Cystic Fibrosis: new image processing methods accelerate studies on drugs
A research project on cystic fibrosis, halfway between medicine and computer science, appears promising in increasing the chances of fighting this genetic disease.
Paola Lecca, physicist and researcher at the School of Computer Science and Technology of the Free University of Bozen-Bolzano is developing advanced statistical methods for processing image data to analyze organ volume growth in medical images. Her work will speed up studies on drugs. Bioinformatics is an increasingly important research area for the School of Computer Science and Technology.
Cystic fibrosis, also known as mucoviscidosis, is a severe congenital metabolic disease caused by a mutation in the CFTR gene. A medical team from the University of Verona is focusing on the use of intestinal organoids to develop new drugs to treat this mutation.
An organoid is a simplified and miniaturized version of a three-dimensional organ produced in vitro, which has realistic microanatomy properties. These organoids are treated in the laboratory with new drugs and their growth is meticulously recorded through video microscopy. The effect and effectiveness of drugs are determined by the change in the shape of the organoid. Organoid growth is anisotropic (i.e. uneven), which is why researchers need a large number of video images to make accurate volumetric calculations.
A real bioinformatics challenge, which the School of Information Sciences and Technologies of the Free University of Bolzano and Trento-based Fondazione Bruno Kessler (FBK) are facing with the CORVO project (acronym for Computing ORganoid’s VOlume). This will shortly provide the mathematical basis that will allow us to identify abnormal changes in the volume of organoids in medical images related to cases of cystic fibrosis.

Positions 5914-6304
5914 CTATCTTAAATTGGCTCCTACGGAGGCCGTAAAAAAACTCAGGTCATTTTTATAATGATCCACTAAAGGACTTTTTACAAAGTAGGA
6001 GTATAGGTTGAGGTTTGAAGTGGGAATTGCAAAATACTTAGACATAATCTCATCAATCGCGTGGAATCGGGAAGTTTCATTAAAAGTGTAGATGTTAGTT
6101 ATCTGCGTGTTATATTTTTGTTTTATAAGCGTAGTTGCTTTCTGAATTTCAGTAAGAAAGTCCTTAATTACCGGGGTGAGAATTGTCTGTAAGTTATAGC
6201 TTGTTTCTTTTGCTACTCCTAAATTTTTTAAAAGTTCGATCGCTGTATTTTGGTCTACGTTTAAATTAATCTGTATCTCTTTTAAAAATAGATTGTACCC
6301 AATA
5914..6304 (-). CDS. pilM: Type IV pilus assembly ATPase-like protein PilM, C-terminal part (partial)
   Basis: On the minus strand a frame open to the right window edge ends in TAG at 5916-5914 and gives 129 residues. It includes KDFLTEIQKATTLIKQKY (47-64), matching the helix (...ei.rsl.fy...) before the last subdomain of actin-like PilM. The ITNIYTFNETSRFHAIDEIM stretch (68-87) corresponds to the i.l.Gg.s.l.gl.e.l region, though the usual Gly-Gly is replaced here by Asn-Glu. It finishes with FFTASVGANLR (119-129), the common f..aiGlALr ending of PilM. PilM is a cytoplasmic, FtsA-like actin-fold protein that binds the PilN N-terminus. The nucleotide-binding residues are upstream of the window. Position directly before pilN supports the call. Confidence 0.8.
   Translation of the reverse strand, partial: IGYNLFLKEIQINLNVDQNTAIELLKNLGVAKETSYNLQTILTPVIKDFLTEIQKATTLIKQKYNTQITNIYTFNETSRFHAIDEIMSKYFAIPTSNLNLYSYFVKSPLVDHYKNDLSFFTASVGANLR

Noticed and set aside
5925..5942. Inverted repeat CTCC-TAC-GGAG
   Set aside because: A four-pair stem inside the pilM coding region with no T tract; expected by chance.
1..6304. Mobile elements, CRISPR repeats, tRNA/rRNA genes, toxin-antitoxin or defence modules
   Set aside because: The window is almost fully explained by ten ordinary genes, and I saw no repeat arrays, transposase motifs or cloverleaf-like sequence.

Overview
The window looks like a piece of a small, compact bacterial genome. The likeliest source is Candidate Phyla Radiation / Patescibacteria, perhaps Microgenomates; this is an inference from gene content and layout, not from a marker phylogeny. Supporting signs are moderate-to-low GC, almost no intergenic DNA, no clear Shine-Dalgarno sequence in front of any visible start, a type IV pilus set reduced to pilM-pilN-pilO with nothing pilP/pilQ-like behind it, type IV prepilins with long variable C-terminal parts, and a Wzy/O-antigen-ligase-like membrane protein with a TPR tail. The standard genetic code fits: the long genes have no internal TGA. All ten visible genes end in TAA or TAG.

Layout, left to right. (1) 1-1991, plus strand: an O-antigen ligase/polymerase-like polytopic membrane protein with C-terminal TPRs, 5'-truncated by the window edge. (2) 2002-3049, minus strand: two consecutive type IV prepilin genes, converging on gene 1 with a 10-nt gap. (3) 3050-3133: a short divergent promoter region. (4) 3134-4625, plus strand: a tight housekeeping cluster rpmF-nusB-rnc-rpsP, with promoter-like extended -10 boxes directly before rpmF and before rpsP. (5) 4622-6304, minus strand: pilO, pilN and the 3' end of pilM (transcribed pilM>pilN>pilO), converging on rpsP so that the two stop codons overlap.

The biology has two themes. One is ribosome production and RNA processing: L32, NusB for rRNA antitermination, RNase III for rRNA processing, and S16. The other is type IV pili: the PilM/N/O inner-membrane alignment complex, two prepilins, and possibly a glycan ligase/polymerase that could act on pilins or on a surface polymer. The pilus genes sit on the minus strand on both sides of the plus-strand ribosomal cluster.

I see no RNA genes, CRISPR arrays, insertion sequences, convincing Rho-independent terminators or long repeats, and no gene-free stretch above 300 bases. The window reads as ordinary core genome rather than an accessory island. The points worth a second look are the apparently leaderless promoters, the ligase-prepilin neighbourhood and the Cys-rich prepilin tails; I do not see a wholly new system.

CORVO is also the name given to the software for organoid recognition in medical images that was developed in collaboration with the FBK Technologies for Vision research group.
The CORVO software analyzes temporal sequences of three-dimensional images of physiological solutions in which organoids are immersed. Through a process called segmentation, CORVO identifies the regions occupied by the organoids in each image and calculates their volumes. This procedure, carried out by FBK researcher Michela Lecca, is totally automated, but thanks to a user interface specifically designed for use by health professionals, it allows the latter to interact with the software, for example to select organoids believed to be of specific clinical interest. One of the advantages of CORVO is therefore its ease of use, since it does not require any specific knowledge of image processing by the user. Additionally, CORVO integrates a statistical analysis of the temporal variations in organoid volume that allows to sort out the different reactions of the organoids to the different pharmacological treatments.
“Bioinformatics is strategic for our School, as it shows the importance of information technology for medicine”, said the dean, prof. Claus Pahl. “I have developed a mathematical method based on advanced statistical techniques that allows us to identify, in the medical settings, which organoids develop while maintaining a spherical shape and which ones by adopting irregular shapes”, explained researcher Paola Lecca. “Intestinal organoids could be described as balloons that can be filled with water through many crevices: in people with cystic fibrosis, these CFTR channels are defective. Since water intake is largely dependent on the CFTR channels being open, organoids from healthy individuals have a full and round appearance due to regular activity while regularly working; on the contrary, the organoids of sick patients appear collapsed, smaller, and not spherical. Regular growth of the organoid in response to a drug is an indication of the drug’s effectiveness. The reduction in size and collapse of the organoid, on the contrary, are indicators that the drug is not effective. This discrimination through volume calculation would not be possible without the help of software and algorithms based on solid mathematical principles. That’s what I’m working on now”.
The experimental data for the study were produced by the cystic fibrosis applied research laboratory of the Department of Medicine (General Pathology division) of the University of Verona coordinated by Claudio Sorio and with the doctors of the “Azienda Ospedaliera Integrata” Cystic Fibrosis Center of Verona (Paola Melotti).
Paola Lecca currently carries out research activities in the team of faculty members Bruno Carpentieri (LACS Lab) and Diego Calvanese (Smart Data Factory) of the Free University of Bozen. Originally from Trento, Michela Lecca studied theoretical physics at the University of Trento, where she later earned a PhD in computer science and telecommunications. This year, she has already presented her computational model at the IEEE Symposium on Computational Intelligence and Bioinformatics and Computational Biology conference.